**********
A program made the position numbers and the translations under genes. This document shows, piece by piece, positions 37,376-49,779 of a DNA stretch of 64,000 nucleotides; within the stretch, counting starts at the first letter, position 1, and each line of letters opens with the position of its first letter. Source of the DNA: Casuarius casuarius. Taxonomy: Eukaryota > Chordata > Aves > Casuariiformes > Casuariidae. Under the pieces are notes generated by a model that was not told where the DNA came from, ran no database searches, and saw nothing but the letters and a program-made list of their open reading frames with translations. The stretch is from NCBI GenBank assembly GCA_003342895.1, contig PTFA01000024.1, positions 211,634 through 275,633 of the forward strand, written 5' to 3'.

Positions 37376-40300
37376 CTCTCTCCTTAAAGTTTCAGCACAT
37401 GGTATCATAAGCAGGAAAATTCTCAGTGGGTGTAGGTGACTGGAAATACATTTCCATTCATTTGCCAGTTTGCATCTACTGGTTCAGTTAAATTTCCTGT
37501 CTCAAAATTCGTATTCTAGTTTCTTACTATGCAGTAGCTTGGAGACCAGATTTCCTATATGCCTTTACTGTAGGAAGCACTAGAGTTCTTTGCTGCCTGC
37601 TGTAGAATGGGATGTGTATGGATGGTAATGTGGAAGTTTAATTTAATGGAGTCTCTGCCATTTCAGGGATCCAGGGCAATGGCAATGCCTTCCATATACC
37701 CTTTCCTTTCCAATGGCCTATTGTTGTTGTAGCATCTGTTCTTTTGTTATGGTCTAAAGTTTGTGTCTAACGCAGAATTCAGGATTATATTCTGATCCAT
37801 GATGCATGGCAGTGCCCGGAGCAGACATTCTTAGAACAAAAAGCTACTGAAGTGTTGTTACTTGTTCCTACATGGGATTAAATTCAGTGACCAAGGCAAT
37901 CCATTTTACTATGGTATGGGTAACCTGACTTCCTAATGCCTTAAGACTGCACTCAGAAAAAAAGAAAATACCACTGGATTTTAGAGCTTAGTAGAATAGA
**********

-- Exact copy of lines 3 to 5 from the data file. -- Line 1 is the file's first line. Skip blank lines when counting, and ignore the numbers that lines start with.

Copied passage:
37376 CTCTCTCCTTAAAGTTTCAGCACAT
37401 GGTATCATAAGCAGGAAAATTCTCAGTGGGTGTAGGTGACTGGAAATACATTTCCATTCATTTGCCAGTTTGCATCTACTGGTTCAGTTAAATTTCCTGT
37501 CTCAAAATTCGTATTCTAGTTTCTTACTATGCAGTAGCTTGGAGACCAGATTTCCTATATGCCTTTACTGTAGGAAGCACTAGAGTTCTTTGCTGCCTGC